The Future of Chemistry
Is in Your Hands
After you finish your studies, whether at the undergraduate or graduate level, many of you will find jobs at companies or institu- tions with diverse international interests.
In fact, in today’s expanding global marketplace,
fewer and fewer organizations have only narrow
domestic interests. My job with Sandia national
laboratories, for example, routinely takes me to the
Middle east, Southeast asia, and north africa to discuss chemical safety
and security with colleagues in professional societies and academia.
Given the trend in globalization, in addition to obtaining academic
grounding in the chemical sciences, another key to success is learning as
much as you can about other cultures and languages. I took only a year
of french in college and didn’t use it for a long time. But when I recently
went to Morocco on business, it was remarkable how much came back
to me and how much people appreciated the few words I tried to say in
I encourage you to expand your horizons, take some cross-cultural
classes, and seek opportunities to study and do collaborative research in
other countries. one such opportunity is through the national Science
foundation-funded program run by the aCS office of International
activities. this (or any other opportunity to live or work overseas) will
pay off for you for the rest of your life.
there is also a very important event taking place this year in which
I hope you will participate: the International year of Chemistry, or IyC
2011. an initiative of the International union of pure and applied
Chemistry and the united nations educational, Scientific and Cultural
organization, IyC 2011 is designed to increase public appreciation and
interest in the central sciences and enhance international cooperation.
Communicating science to the public, a major goal of IyC 2011, is
something we must all make a priority. professional scientific organizations like aCS have tremendous resources and expertise that are focused
on public communication. We must continue to tweak and refine these
assets to find the best way of reaching the various publics whose understanding and support we seek.
as students of chemistry, the future of chemistry will be in your
hands. the challenges your generation will face regarding environmental issues and sustainable energy will require many smart and dedicated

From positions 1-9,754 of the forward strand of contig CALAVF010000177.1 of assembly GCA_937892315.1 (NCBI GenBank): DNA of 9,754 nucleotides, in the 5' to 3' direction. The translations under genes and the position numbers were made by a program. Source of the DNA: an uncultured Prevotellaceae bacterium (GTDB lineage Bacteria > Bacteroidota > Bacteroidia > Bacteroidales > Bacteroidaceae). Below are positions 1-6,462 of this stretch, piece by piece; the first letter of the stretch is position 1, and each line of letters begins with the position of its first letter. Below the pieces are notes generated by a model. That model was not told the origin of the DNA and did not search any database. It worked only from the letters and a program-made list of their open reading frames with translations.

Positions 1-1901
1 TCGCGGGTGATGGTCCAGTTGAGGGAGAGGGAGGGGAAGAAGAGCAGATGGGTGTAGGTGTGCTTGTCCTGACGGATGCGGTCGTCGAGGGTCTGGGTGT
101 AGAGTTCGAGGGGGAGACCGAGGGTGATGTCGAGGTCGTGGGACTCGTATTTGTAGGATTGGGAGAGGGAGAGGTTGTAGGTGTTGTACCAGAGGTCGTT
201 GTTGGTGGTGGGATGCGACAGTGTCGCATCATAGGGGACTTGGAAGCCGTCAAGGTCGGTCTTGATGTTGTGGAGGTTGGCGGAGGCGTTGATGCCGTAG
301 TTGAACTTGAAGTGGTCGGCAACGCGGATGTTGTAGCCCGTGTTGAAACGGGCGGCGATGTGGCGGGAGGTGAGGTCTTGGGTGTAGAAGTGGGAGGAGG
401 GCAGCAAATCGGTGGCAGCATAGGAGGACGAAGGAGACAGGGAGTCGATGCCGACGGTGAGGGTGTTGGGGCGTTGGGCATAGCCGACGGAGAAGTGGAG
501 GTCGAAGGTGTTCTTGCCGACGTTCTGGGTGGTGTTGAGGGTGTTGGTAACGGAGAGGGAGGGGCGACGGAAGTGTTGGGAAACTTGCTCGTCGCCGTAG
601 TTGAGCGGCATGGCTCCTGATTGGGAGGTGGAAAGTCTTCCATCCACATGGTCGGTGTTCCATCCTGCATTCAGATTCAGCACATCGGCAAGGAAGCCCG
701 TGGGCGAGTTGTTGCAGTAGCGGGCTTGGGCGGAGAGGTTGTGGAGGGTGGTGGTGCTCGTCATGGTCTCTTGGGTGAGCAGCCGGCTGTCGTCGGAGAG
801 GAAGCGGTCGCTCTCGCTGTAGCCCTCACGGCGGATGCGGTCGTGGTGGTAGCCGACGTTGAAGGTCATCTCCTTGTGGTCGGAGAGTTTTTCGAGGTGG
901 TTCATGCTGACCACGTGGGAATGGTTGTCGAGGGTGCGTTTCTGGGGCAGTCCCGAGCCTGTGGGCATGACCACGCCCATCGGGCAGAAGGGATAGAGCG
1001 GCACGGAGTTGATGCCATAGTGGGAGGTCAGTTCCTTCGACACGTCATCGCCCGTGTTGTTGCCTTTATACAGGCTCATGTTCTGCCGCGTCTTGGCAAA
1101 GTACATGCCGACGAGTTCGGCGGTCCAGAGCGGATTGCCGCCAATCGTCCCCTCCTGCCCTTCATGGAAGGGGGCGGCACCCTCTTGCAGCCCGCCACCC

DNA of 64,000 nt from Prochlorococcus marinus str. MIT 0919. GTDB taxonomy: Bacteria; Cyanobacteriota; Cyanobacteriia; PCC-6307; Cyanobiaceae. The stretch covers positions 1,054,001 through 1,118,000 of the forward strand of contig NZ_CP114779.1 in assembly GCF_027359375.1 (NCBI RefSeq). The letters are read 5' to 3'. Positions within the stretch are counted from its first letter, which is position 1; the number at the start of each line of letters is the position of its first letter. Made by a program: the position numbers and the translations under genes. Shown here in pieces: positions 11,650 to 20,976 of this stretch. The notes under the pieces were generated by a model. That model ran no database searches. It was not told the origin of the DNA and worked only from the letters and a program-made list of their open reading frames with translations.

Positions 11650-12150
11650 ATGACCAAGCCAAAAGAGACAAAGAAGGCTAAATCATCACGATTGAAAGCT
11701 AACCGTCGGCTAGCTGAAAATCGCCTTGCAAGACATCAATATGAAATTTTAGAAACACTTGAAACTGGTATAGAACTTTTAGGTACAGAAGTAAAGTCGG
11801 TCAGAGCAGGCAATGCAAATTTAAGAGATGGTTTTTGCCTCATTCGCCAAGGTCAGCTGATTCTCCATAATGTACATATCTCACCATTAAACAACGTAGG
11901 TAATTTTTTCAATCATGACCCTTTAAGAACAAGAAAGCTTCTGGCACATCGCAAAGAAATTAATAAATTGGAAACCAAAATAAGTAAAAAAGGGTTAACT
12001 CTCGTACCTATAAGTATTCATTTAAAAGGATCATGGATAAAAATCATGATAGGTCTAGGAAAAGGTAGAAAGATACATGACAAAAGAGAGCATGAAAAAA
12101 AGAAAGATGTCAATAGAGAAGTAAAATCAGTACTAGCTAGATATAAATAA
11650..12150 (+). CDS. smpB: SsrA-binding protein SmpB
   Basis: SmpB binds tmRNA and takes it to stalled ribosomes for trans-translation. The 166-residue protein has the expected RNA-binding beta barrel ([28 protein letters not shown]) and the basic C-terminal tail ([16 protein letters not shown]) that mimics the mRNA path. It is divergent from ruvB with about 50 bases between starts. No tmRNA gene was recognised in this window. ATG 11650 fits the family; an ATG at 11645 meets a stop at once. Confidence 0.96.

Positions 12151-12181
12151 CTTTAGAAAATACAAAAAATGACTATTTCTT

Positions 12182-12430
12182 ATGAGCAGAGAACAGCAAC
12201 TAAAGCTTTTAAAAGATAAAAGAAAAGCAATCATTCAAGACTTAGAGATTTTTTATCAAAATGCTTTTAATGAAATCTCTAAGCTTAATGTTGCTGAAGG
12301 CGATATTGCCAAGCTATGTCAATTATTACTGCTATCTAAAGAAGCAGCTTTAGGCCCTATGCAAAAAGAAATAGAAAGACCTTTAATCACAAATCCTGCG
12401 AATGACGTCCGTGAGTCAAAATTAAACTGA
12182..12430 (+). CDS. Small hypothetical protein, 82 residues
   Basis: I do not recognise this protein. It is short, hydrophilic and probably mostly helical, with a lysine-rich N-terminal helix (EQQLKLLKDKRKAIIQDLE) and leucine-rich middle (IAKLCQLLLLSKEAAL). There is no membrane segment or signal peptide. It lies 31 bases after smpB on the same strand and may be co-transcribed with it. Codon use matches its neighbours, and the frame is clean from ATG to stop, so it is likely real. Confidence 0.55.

chemists to develop solutions. addressing these challenges will take
science and research, and an ability to advise the public on the technical options and challenges. the pursuit and advancement of science
research, and chemistry in particular, will help improve the lives of all
our planet’s inhabitants.
Best of luck in your studies and future endeavors.
nancy B. Jackson is President of the ACS and manager of the International
Chemical Threat Reduction Department in the Global Security Center at Sandia National
Five FAQs about Presenting
at an ACS National Meeting
Undergraduate Poster Session
Have questions about ACS student chapters or other
programs at ACS? If so, e-mail us at firstname.lastname@example.org
— we’ll find your answers!
Q I am presenting a poster at the Undergraduate
Poster Session in Anaheim, CA. How big can my
A Each horizontal poster board should measure no more
than 4’ tall x 6’ wide, including frame (if it has one).
Q What’s the best way to transport my poster to
A Heavy-weight cardboard tubes are excellent for
transporting a large, single-sheet poster. If your poster
consists of separate sheets, pack it in a crush-resistant
container that keeps the sheets flat and unwrinkled.
Label the poster or poster tube with your name, cell
phone number, and hotel name, address, and room
number (especially if the room is not registered in your
name), as well as your college/university name and the
poster session number. Also, back up a copy of your
poster to a USB flash drive or CD and bring it with you
to the meeting. If you lose your poster, you can easily
reprint it at a local quick-copy center.
Q The Undergraduate Poster Session is two and a
half hours long. Will I be presenting my poster
for the entire time?
A No. Authors who are assigned even-numbered posters
(see the “final poster number” indicated in your e-mail
confirmation from ACS) will present their posters during the first half of the session, and authors who have
odd-numbered posters will present theirs during the
Q I am presenting my poster during the first half of
the Undergraduate Poster Session. Can I take it
down after my presentation time is over?
A You should set up your poster before the opening
of the session and leave it in place until the close.
Although you are presenting for only the first half
of the session, we encourage you to stay at the session and visit other posters during the second half.
(Likewise, if you’re presenting during the second half,
we recommend spending some time viewing other
students’ posters during the first half.)
Q I submitted a poster abstract for the ACS national meeting, but I am unable to attend. How can I
withdraw my poster?
A Please e-mail the Undergraduate Programs Office at
email@example.com or call us at 1-800-227-5558, ext.
6166 to let us know if you are unable to attend the
meeting and need to withdraw your
roBin Lindsey is Lead Program
Associate in the ACS Undergraduate